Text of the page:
Wanderlust: Four Steps to Jumpstart Your Adventure Abroad

philippines - Leyte 2004 366Wanderlust.  It’s that itch to just get up and go somewhere, anywhere; the restless feeling that there’s something somewhere else you should be seeing or doing, even if you don’t know exactly what that something is.

If you’re considering a program abroad, chances are that you’ve experienced some wanderlust.  And if you’ve just started dreaming about it, chances are you’re not sure how to go about satisfying that desire.  If you’re in the US, a road trip across the continental United States could give you a temporary travel buzz, but you may find yourself wanting to cross oceans after you’ve seen everything there is to see in the US.  If you’re in Europe, a train trip of a few hours can help you cross multiple borders, but maybe you’re hoping to see Asia, as well.

Everyone who works at World Endeavors understands this desire to get up, out, and away, and that’s why we’re here to help others do the same, with opportunities to work, study, and volunteer abroad.  We’ve compiled a list of four steps you can do right now to prepare for your time abroad.  (And planning well in advance is what the smart world traveler does – except, of course, in the case of last-minute adventures that lead to really great stories!)  Read on for our Four Steps to Jumpstart Your Adventure Abroad:

1) Apply for your passport.  This may seem basic, but if you have even the slightest desire to become an international traveler, having a passport is essential!  And applying for a passport is fairly easy these days – if you’re in the US, you can even apply at the local US postal service.  US citizens, check out the State Department guidelines online: http://travel.state.gov/content/passports/english/passports/new.html  If you’re outside the US, a quick internet search will give you your country’s passport application guidelines.

2) Make a list.  You may not know exactly where you want to go, but you can figure it out.  Write down all the places that intrigue you, that pique your interest or call to you.  Write down the silly locations and the difficult ones and the impossible ones.

Once you have a list, you can break your list into three separate columns: “Right Now”, “Soon”, and “Later”.  For the “Right Now” column, choose the locations that, if you had a passport in your possession and the ability to buy a plane ticket, you could leave within a week.  For your “Soon” column, choose the locations that may require more advance planning – medical shots, saving extra money, extensive local research – but are otherwise easy to attain.  For your “Later” column, choose locations that may require a lot more planning, networking, or saving.

You may not have locations for every column.  That’s ok.  You may not be able to go anywhere “Right Now”.  That’s ok, too.  Making a list will help you figure out how to move locations from your “Soon” or “Later” column to the “Right Now” column.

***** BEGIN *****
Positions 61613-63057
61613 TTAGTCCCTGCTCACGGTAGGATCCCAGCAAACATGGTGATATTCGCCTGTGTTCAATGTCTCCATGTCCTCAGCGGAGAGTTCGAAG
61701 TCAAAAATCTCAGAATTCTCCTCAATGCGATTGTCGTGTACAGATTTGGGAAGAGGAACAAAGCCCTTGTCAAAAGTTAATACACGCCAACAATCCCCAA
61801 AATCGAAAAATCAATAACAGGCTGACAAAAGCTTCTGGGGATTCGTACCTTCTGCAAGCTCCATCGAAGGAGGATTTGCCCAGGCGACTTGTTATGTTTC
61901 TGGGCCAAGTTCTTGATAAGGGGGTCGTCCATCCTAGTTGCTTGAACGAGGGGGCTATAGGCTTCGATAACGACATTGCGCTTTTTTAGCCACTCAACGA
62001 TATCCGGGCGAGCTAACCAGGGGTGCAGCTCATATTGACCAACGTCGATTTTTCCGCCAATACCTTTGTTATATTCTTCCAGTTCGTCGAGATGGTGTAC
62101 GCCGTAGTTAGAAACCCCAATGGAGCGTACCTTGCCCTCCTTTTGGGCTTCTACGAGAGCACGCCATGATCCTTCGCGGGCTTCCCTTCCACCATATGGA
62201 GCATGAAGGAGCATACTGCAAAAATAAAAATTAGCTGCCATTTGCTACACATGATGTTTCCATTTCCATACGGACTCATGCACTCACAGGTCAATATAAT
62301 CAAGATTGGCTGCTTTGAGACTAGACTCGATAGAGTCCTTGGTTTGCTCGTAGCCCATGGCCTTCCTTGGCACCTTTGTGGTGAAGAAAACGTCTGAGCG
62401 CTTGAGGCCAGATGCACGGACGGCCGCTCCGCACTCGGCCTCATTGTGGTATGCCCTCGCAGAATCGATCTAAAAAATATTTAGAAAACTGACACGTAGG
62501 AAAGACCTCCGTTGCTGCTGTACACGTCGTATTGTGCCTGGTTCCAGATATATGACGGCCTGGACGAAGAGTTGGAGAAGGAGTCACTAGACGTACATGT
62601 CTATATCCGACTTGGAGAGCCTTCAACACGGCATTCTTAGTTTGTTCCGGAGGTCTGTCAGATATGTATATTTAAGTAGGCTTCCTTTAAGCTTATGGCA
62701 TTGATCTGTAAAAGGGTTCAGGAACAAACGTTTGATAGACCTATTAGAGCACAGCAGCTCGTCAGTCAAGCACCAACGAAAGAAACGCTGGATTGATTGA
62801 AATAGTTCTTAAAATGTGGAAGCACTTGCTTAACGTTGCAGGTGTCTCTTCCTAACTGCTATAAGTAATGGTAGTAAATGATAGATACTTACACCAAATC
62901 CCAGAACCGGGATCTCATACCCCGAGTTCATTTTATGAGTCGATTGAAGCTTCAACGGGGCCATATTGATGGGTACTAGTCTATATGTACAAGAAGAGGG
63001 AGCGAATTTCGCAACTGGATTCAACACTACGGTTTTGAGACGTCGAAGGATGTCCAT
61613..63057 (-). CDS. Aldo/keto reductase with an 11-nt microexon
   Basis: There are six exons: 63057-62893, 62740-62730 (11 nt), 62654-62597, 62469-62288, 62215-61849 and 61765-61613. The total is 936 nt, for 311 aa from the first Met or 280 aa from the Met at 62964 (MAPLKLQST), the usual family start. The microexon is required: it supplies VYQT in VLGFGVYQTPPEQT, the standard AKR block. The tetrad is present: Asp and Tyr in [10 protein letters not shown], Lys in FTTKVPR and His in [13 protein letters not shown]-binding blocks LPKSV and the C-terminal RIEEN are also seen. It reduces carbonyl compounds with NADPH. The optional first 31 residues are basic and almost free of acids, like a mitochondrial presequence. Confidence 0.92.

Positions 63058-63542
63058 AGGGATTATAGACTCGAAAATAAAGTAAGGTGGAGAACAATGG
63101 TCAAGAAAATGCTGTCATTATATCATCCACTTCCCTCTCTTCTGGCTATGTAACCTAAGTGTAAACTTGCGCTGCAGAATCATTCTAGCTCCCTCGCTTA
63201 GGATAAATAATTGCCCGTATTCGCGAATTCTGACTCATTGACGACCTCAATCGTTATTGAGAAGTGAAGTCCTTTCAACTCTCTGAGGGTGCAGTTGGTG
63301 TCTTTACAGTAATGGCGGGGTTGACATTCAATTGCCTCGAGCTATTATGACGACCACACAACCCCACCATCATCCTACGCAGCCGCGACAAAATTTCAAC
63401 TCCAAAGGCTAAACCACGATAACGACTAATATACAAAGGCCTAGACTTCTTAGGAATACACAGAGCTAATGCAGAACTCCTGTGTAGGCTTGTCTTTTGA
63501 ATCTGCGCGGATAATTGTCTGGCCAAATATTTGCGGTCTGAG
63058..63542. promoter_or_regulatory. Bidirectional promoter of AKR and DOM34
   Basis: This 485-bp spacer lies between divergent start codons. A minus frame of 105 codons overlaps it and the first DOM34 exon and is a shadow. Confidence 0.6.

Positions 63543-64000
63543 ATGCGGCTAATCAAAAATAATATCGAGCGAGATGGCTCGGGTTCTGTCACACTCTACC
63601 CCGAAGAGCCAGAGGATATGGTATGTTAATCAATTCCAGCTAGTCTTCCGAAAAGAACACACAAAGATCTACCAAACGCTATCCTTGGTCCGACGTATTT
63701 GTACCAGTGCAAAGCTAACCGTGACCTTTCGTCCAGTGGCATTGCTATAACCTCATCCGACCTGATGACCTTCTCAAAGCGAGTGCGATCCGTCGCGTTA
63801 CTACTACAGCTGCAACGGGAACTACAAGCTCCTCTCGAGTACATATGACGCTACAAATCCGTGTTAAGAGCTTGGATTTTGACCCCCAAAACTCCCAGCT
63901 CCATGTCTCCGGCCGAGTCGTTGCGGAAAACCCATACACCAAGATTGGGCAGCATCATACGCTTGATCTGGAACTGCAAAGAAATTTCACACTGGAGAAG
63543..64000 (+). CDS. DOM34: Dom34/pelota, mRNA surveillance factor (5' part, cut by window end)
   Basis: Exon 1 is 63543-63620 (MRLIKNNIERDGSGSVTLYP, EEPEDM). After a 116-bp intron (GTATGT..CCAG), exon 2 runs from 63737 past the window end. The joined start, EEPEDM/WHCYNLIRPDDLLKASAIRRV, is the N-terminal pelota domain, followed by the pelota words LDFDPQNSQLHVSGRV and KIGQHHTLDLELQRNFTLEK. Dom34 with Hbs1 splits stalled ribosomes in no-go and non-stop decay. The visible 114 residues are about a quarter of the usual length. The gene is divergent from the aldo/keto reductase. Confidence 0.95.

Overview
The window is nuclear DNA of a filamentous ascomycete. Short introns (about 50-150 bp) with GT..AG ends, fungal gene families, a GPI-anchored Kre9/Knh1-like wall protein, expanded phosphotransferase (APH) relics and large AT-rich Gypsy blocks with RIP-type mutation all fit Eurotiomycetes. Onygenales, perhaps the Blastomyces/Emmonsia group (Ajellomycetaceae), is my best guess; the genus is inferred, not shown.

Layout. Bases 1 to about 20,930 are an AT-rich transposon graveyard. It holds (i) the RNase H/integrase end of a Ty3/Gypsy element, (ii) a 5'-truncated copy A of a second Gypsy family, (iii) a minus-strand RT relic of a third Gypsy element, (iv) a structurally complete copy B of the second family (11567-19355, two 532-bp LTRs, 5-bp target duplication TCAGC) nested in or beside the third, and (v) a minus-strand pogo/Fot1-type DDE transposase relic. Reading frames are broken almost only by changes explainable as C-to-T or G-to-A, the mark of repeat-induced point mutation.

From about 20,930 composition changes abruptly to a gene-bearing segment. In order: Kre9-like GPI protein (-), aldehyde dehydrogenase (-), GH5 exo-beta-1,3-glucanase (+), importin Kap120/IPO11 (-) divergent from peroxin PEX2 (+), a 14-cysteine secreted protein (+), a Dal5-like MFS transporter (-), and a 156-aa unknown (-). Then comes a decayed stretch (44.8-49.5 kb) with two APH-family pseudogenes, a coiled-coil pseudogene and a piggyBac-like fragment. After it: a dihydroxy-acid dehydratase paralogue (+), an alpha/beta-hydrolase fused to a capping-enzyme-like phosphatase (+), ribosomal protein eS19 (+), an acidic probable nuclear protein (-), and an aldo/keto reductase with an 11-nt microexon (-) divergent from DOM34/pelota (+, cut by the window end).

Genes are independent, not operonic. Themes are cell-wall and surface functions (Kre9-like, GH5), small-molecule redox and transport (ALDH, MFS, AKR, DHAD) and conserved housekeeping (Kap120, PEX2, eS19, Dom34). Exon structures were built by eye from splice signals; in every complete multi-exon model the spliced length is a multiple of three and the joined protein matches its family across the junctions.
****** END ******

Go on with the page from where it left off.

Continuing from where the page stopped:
3) Figure out your “why”. Once you have your passport and you have a general idea of where you want to go, make a list of why you want to go there. Is it because it seems like the most “foreign” place you can think of? Is it because someone else told you you should? Is it because you’re interested in the wildlife?  Is there a particular cultural festival or tradition you’d like to learn more about?  Maybe it’s all about the food, or the sustainable agriculture, or the teaching methods, or even the landscape.  If you can frame what’s calling to you, you can choose how to proceed.

4) Figure out your “what”. Once you have your list of “whys”, it’s time to ask yourself what kind of experience you want to have while you’re abroad.  Do you want to go with a tour group, sleeping in hotels and letting someone else make all the planning decisions so you can sit back and enjoy the scenery?  Or do you want to immerse yourself in the culture of a location, getting to know the people who live there on an intimate level, sharing in their lives in a way that may not be comfortable (initially), but in a way that leads to the realization that “foreign” is relative?  Once you identify what kind of international experience you’re most interested in right now (because it might change later), you can start to plan the nuts and bolts of your trip.  And after you’ve planned, you get to the really fun part: actually going!

One of the most rewarding parts of all of this planning and dreaming is the moment when you step off the plane and realize that you’re on new soil, that you’re breathing new air, and that you’re about to have one of the greatest adventures of your life.  Your wanderlust will be satiated, at least for a while.

Are you ready for your adventure?

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